Calling ALL Gen X women, and those who love them! The Two Jess(es) have the amazing opportunity to sit down for a really honest conversation with Ada Calhoun, New York Time's Bestselling author of Why We Can't Sleep: Women's New Midlife Crisis. These three Gen Xers get really honest really fast about all the stress of the mental load (pre AND post COVID) the physical exhaustion of middle age, and offer confessions about the weird things they worry about in those wee restless hours in the middle of the night!
Ada brings a fresh perspective, that against all odds, is hopeful for women who are feeling overwhelmed by middle age, menopause, homeschooling, worrying about their wrinkles and retirement. This book is a MUST READ and this conversation is the perfect primer.
Meet Ada Calhoun!
Ada Calhoun is author of the New York Times bestseller Why We Can’t Sleep: Women’s New Midlife Crisis, an expansion of her viral story for Oprah.com and a “generation-defining exploration of the new midlife crisis facing Gen X women and the unique circumstances that have brought them to this point.”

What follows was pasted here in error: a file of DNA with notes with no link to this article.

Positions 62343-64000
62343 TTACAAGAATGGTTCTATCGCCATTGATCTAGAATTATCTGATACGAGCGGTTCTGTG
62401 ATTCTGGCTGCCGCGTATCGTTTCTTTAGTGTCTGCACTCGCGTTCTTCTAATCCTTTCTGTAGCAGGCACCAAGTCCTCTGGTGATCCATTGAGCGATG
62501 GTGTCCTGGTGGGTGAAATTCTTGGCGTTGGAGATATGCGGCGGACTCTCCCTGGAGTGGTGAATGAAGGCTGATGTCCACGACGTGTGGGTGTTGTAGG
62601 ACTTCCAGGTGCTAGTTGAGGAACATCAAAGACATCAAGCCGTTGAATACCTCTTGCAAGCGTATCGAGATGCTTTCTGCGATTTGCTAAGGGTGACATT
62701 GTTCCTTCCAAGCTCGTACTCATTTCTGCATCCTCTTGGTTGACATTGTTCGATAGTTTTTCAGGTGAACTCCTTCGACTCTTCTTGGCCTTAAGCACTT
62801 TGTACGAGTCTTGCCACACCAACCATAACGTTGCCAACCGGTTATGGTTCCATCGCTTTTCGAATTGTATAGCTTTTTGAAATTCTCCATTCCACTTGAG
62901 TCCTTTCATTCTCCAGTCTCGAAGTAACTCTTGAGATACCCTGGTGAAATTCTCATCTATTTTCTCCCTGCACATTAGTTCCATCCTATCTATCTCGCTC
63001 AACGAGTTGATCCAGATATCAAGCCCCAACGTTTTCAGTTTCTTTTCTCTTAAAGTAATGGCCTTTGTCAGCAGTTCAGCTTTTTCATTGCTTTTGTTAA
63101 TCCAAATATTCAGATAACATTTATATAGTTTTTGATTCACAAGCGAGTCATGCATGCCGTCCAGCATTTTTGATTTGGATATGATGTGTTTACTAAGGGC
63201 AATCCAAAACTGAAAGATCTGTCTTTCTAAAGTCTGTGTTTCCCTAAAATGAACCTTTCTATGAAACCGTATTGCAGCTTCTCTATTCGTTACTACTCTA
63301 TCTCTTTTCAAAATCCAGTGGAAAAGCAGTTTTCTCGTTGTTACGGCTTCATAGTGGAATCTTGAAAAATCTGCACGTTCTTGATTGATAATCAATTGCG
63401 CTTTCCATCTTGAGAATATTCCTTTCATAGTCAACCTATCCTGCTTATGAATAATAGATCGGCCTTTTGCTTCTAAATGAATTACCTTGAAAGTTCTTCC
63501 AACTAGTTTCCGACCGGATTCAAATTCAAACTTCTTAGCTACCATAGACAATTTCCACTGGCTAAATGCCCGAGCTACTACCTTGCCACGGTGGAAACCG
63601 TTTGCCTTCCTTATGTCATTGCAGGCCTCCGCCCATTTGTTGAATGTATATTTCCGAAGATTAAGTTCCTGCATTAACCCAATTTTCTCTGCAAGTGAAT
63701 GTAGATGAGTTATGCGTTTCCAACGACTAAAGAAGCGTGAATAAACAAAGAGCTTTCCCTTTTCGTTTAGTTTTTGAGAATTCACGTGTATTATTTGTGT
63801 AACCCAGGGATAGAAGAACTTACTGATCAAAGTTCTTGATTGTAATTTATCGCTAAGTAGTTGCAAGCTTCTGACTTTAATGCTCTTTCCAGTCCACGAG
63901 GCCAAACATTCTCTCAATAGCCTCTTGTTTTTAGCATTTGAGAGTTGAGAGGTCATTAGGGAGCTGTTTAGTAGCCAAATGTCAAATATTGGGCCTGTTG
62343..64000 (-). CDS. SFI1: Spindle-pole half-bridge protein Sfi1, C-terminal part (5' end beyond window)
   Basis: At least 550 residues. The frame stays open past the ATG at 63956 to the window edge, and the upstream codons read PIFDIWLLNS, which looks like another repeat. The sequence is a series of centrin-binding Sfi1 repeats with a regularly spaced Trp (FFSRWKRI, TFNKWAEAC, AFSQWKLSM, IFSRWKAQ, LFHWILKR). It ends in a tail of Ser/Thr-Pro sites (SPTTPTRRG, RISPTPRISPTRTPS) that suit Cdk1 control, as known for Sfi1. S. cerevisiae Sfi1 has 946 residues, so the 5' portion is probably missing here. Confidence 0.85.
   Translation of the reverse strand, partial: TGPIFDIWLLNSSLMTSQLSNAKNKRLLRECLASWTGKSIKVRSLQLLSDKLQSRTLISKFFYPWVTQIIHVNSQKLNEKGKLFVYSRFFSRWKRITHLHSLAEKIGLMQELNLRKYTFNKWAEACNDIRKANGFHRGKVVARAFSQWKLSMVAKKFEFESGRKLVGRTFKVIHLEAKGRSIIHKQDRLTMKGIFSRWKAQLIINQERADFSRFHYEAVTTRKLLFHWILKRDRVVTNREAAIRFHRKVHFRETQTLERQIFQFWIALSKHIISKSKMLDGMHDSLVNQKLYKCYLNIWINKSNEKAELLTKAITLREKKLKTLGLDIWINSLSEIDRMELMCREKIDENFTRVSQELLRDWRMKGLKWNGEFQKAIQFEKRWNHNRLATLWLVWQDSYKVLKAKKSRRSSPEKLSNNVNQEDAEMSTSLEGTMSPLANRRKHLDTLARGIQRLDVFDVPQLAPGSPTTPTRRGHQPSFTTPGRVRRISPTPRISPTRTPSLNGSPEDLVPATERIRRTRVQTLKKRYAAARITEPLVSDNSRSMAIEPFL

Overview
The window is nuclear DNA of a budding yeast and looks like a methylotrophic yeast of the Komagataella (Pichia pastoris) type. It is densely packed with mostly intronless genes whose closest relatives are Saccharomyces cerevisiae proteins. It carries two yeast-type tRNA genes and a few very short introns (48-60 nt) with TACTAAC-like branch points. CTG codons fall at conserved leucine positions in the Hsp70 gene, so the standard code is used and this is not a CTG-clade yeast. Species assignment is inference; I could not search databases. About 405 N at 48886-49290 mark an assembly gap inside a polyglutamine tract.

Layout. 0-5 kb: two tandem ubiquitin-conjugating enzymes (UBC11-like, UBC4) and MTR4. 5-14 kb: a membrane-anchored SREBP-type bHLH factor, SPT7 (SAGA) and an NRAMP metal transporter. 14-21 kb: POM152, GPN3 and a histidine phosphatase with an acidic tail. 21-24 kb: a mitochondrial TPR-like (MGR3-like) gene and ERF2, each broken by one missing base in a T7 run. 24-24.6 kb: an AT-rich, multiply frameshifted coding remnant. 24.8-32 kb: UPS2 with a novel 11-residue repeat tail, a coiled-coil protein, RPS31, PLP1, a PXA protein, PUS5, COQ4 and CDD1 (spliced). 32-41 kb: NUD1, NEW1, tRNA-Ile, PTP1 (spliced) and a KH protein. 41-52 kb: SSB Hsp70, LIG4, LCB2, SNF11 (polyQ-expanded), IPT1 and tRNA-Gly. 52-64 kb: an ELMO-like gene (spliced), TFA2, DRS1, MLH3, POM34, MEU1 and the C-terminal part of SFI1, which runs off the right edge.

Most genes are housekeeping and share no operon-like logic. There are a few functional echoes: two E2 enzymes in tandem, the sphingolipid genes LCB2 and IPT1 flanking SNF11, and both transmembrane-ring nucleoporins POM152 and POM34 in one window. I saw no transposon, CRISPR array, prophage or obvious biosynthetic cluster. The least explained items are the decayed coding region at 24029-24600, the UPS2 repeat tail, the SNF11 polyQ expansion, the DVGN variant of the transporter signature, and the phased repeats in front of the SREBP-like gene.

Calhoun’s last two books, both named Amazon Books of the Month, were the New York City history St. Marks Is Dead: The Many Lives of America’s Hippest Street, and the memoir Wedding Toasts I’ll Never Give.
Named one of the top ten memoirs of 2017, Wedding Toasts I’ll Never Give was called “realistic, loving, laugh-out-loud funny” (Publishers Weekly); “graceful, hilarious” (Library Journal); “engaging, wise, lovely” (Kirkus); “original, engrossing” (New York Times Book Review); and “warm-hearted, Ephron-esque” (Washington Post). Modern Love published the book’s first serial excerpt as “To Stay Married, Embrace Change;” it reached #1 on the Most Emailed list. The book was featured twice on the Today show and named a “Hot Book” by Star.
St. Marks Is Dead, a 400-year history of the New York City street where the author grew up, was called “revelatory” (Kirkus), “captivating” (Publishers Weekly), “delightful” (Wall Street Journal), “timely, provocative, and stylishly written” (Atlantic), and “an ecstatic roll call” (New York Times Book Review). The New Yorker online published the first serial excerpt, and the New York Times ran this related op-ed about cities and chang